Archive for September, 2013
Today, The HSUS has a full-page advertisement in the Santa Barbara News-Press urging California Gov. Jerry Brown to sign AB 711, a bill to require the use of non-lead ammunition in sport-hunting. With steel, copper, and other forms of less toxic ammunition widely available to sport hunters, there’s no reason for California or any other . . .
Today, some updates on major media columns and news stories drawing attention to urgent issues for animals. First, I hope you’ll take a look at a column from me published in today’s Washington Post about shark finning. Specifically, it calls attention to proposed regulations from the National Marine Fisheries Service that would nullify state and . . .
I often say that when you do bad things to animals, or promote bad policies toward them, you can expect major adverse effects for the whole of society. In recent days, we learned about the horror of al-Shabab mowing down innocent civilians at a mall in Nairobi – with more than 70 people killed and . . .
Yesterday, in Maine, the trophy hunting and trapping lobby trotted out endorsements from politicians opposing our effort to ban the unsporting and reckless practices of bear baiting, hounding and trapping. The positions of those politicians, generally speaking, have nothing to do with the merits of the issue, but are founded in their belief that they’ll curry . . .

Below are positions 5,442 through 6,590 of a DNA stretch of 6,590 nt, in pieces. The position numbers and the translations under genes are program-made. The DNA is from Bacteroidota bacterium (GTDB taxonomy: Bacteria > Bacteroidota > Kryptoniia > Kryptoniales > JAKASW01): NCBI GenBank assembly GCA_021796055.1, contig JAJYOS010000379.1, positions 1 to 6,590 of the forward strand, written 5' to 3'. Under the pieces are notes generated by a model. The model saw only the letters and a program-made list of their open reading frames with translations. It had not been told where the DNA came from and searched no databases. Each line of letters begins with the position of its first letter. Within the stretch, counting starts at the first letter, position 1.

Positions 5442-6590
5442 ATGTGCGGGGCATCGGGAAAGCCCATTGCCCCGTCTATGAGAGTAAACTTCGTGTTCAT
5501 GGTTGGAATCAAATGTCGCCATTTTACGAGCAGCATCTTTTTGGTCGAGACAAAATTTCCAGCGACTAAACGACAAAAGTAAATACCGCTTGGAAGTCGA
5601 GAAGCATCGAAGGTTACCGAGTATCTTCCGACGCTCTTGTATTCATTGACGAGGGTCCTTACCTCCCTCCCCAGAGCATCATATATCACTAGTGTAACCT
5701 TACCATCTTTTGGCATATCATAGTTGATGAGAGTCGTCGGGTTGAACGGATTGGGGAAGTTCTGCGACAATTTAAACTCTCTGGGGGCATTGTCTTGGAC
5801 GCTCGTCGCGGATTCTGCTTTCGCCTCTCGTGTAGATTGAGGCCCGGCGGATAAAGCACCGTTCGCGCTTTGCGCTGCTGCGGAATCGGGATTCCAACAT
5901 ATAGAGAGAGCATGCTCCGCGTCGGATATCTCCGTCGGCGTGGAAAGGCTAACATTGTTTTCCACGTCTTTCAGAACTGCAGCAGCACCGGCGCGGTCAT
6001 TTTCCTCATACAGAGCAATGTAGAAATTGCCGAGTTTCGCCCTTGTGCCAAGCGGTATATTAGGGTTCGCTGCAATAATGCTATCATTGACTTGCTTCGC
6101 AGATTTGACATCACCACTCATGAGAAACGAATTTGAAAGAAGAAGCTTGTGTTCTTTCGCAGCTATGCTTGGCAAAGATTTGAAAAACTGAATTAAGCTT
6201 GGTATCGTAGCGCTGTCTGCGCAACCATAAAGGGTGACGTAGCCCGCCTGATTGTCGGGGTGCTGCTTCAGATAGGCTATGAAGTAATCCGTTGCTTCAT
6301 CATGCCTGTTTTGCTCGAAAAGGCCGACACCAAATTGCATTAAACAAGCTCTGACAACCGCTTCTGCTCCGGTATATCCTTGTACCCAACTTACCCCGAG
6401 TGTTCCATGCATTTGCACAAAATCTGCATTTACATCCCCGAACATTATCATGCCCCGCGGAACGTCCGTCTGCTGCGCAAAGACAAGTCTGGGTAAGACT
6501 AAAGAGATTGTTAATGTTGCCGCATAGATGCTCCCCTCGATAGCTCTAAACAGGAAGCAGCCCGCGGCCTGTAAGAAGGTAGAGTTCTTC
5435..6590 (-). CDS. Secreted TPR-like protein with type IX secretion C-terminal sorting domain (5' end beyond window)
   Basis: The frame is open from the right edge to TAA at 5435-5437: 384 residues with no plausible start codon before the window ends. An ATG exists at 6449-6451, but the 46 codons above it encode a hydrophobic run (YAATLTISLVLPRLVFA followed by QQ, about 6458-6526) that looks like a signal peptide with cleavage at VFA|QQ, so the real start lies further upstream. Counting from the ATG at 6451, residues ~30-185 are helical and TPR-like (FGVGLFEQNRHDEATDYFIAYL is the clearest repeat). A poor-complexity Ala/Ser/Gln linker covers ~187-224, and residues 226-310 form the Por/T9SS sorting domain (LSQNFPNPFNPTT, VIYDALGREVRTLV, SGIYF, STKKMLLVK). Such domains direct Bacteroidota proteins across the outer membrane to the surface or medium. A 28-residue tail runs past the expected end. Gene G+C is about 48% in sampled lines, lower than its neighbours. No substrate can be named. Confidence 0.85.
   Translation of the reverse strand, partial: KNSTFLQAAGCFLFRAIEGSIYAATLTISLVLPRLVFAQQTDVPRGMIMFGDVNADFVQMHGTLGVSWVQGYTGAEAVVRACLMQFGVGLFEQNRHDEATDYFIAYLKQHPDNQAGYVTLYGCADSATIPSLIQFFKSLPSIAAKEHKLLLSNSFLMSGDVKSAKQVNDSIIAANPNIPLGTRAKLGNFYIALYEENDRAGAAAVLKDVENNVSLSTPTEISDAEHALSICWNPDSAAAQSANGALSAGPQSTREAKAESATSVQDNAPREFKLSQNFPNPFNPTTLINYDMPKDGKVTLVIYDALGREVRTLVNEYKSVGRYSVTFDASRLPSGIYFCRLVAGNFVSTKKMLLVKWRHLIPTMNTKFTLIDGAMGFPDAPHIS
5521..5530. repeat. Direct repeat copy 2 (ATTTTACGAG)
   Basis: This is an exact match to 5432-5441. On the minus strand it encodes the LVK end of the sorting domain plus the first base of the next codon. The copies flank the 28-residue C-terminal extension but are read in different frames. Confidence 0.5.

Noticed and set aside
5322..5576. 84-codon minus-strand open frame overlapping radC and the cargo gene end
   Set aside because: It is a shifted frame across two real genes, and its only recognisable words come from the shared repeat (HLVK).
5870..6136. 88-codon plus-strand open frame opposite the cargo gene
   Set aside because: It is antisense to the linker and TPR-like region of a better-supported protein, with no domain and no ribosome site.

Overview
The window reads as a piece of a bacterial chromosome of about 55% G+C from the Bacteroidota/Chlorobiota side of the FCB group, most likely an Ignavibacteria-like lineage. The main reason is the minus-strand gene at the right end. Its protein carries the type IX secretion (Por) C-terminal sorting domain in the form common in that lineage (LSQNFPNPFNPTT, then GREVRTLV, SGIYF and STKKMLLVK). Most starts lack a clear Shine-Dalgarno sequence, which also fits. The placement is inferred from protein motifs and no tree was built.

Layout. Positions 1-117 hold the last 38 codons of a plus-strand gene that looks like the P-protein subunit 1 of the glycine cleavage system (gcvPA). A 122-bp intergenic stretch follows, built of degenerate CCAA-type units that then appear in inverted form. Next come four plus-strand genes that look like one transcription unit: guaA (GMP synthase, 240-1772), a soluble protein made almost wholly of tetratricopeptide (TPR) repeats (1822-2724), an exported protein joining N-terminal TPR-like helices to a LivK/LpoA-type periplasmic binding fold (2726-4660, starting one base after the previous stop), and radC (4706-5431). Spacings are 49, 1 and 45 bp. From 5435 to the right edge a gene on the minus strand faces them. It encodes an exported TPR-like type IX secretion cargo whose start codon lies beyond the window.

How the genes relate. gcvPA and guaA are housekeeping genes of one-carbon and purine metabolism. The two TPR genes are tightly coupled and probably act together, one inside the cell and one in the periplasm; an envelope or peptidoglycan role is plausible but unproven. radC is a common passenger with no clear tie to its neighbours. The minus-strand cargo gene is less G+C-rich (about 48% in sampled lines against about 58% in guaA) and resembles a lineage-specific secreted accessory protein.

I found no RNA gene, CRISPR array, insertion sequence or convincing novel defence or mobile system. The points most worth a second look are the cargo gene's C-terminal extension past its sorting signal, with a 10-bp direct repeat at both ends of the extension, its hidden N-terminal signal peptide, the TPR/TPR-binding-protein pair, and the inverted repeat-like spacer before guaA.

The U.S. Fish and Wildlife Service has listed the southern white rhinoceros as threatened under the Endangered Species Act, a major volley in its high profile campaign to crack down on rapacious, cruel, and unsustainable poaching aimed at rhinos and elephants in Africa and Asia. If made final, the proposal will put under the act’s . . .
A New York area animal control officer, under investigation for workers’ compensation fraud, attracted headlines on Thursday after law enforcement discovered that he had 850 snakes, including Burmese pythons, in his garage. Richard Parrinello was selling pythons and boa constrictors as pets over the Internet, even though state law forbids the possession of certain species. . . .
In a blog I posted earlier this year, I wrote that: The work of The HSUS is grounded on a couple of core principles: animals have the capacity to suffer, and we humans have the capacity to help them. We hold all the power over animals, and our choices and conduct have enormous consequences for . . .
It’s been a remarkable 18-month period when it comes to the movement to combat the intensive confinement of animals on factory farms. The public, major food retailers, numerous producers, and so many lawmakers have turned against the idea of allowing immobilization of animals as a customary animal production practice. In today’s paper, USA Today not . . .
The HSUS responds to natural disasters and human-caused crises for animals – whether hurricanes, tornadoes, puppy mills or hoarding cases – to help dogs, cats, horses and other animals at risk. But our range of motion is wider than you may think, in terms of species diversity and geography. We’ve recently been in the field . . .
Earlier this year, The HSUS and local authorities removed 58 dogs from Royal Acres Kennel in North Carolina. The animals we found there included blind and paralyzed dogs; dogs with dental decay so severe that several of their jaws were disintegrated and they could no longer keep their tongues in their mouths; animals with tumors and infections; . . .